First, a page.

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Miller RK, True JG, Groce-Martin J, Johnson JC. Internal medicine resident senior community service learning experience. Poster session presented at: American Geriatrics Society Annual Meeting; 2012 May 4; Seattle, WA.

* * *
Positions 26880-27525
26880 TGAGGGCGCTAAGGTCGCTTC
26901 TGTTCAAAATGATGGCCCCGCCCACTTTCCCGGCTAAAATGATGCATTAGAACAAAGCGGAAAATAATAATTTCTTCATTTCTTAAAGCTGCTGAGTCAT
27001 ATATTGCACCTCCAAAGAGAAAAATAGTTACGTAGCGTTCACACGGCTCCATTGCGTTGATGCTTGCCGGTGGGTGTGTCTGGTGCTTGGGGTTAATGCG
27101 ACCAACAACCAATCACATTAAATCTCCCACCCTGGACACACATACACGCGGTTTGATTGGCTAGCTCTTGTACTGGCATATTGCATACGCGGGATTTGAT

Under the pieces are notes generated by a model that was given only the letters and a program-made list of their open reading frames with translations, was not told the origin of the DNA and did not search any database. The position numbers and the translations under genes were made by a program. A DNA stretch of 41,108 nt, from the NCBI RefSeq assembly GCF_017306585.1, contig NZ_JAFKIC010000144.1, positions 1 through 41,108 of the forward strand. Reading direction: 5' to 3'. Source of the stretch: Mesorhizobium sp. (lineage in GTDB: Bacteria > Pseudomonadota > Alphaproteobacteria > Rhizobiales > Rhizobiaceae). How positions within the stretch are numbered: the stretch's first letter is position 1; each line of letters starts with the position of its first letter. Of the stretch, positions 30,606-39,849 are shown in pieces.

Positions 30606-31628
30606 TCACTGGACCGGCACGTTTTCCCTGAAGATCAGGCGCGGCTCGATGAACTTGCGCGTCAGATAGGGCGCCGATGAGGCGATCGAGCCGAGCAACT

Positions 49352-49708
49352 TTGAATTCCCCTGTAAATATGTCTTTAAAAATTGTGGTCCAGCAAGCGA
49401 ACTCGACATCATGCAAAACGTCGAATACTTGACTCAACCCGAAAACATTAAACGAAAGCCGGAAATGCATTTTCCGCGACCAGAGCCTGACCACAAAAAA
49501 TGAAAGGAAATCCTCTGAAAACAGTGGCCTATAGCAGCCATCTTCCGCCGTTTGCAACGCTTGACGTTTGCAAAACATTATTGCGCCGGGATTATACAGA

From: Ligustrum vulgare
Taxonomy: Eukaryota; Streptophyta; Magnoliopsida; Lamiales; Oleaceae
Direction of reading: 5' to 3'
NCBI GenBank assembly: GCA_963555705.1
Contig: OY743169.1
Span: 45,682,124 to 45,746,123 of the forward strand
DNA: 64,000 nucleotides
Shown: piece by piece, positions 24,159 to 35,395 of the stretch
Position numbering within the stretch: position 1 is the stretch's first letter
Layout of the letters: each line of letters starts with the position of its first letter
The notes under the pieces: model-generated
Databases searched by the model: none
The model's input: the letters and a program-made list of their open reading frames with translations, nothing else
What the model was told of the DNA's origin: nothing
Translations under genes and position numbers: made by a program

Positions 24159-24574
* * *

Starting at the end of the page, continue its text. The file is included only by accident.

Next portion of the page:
Background: We developed, piloted, and evaluated a program to provide a service-learning and community-based, interactive experience focused on Geriatric Medicine and ACGME core competencies to medical residents. Service-based learning promotes core competencies by enriching learners' experiences, promoting understanding of community resources and cultural norms, providing help to service agencies and communities, and developing leadership and professional skills. Methods: We developed and piloted a service-based community learning program with 20 Internal Medicine residents of the University of Pennsylvania. The program, which consisted of a half-day morning session, was embedded in a local senior center or senior housing facility. A community outreach coordinator of the Division of Geriatrics orchestrated program implementation, assisted in site selection, and facilitated communication between the project leader and key contacts at each site. At the site, residents toured the facility, learned about the mission and activities of the site, and gave a supervised presentation or "brown-bag" review for the seniors on a Geriatrics topic. A ten-minute presentation on local senior resources ended the experience. Results: Resident evaluation of the community based learning and service experience was administered electronically via an IRB-approved survey using the internal medicine evaluation system. Of 19 evaluations received, 84% (16) of the internal medicine residents found the tour of the facility informative; 42% (8) of the residents agreed or strongly agreed that the service they performed expanded their knowledge of senior health issues; 68% (13) of the residents agreed or strongly agreed that this interaction with the seniors helped them learn more about communicating with older patients. Themes from open-ended questions included increased knowledge in senior community resources and facilities, enjoyment of interactions and learning from seniors outside a hospital setting. Conclusion: Overall, this pilot program of service-based community learning provided residents with insight into the lived environment and community resources available to seniors while increasing awareness of the importance of effective communication with seniors. Future directions include having all trainees perform an aging presentation, expansion of topics, and obtaining evaluations from the seniors at the sites.